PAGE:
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Sunday, February 22, 2015, Falgun 10, 1421 BS, Jamadi ul Awwal 2, 1436 Hijr


Indian subsidy cuts may disappoint investors
Published : Sunday, 22 February, 2015,  Time : 12:00 AM,  View Count : 26

New Delhi, Feb 21 : India may slash its food and fuel subsidy bill by about $8 billion in next week's budget, two sources said, but despite the impressive headline, the cut is not as radical as free market champions had hoped for in Prime Minister Narendra Modi's first full budget.
Most of the 20 percent cut in the budget for subsidies results from lower global oil prices rather than structural changes, with the government's appetite for reform tempered by a heavy local election defeat in New Delhi this month.
"The total subsidy bill could come down to around 2 trillion rupees ($32 billion)," a senior government official, who has direct knowledge of the matter, told Reuters. That calculation was echoed by another source privy to budget discussions.
Fuel subsidies are expected to drop by around two-thirds to 220-230 billion rupees in the fiscal year that starts on April 1, thanks above all to a halving of international oil prices to around $60 a barrel. The sources said Finance Minister Arun Jaitley was likely to set the total budget for subsidies at about $32 billion, down from $40 billion in the current financial year.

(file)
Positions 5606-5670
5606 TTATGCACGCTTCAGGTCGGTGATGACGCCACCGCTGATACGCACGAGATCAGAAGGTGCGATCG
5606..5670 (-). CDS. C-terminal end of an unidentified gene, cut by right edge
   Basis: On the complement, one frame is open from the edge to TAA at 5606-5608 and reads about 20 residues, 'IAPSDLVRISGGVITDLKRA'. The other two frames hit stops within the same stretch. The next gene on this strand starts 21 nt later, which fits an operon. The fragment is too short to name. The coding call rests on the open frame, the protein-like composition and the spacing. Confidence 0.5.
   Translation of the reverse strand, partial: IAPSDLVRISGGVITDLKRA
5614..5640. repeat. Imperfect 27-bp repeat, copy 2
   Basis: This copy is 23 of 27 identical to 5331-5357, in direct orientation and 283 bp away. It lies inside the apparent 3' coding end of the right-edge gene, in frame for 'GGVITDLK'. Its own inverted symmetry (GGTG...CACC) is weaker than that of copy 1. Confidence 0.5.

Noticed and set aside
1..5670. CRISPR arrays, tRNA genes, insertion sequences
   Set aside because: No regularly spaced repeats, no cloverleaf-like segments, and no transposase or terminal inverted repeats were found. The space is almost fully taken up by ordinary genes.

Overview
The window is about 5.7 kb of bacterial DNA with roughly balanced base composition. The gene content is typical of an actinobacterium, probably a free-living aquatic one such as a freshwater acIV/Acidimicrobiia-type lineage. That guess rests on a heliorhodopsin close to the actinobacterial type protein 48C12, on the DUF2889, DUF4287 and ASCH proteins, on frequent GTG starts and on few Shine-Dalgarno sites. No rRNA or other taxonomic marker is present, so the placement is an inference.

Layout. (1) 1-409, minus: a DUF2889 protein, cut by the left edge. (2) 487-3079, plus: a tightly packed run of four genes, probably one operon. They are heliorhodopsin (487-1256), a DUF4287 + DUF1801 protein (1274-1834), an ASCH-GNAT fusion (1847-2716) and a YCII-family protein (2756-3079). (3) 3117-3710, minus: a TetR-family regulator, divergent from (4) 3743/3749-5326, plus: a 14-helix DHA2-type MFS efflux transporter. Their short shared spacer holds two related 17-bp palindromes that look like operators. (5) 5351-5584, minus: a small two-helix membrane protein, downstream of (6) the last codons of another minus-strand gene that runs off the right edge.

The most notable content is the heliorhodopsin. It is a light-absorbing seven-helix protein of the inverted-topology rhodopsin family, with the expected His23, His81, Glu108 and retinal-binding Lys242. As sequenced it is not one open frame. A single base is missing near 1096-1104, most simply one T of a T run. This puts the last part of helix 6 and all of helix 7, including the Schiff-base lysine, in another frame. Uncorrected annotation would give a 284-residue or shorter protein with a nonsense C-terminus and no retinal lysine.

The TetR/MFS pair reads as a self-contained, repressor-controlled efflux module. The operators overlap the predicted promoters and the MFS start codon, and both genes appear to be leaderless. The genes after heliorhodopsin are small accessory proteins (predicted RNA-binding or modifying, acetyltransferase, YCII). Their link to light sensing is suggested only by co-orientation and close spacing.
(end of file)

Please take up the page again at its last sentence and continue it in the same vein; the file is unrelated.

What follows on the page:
It will be the first full budget presented since Modi's Bharatiya Janata Party swept to power in India last May. It produced an interim budget in July that was largely designed by the outgoing Congress party government.
The numbers imply four-fifths or $6.5 billion of the total subsidy savings will come from lower fuel subsidy costs. Other subsidy costs will only be cut by around 5 percent. That could disappoint investors, who see the Feb 28 budget as a test of Modi's stomach for unpopular reforms, with some critical that he has not moved faster to revive the economy.
"The direction of subsidy reduction is perfect but we need more to be done," said Deven Choksey, managing director at Mumbai brokerage K.R. Choksey Securities, who called for more welfare schemes, including fertilisers, to shift to direct cash payments to avoid fraud.    ?Reuters














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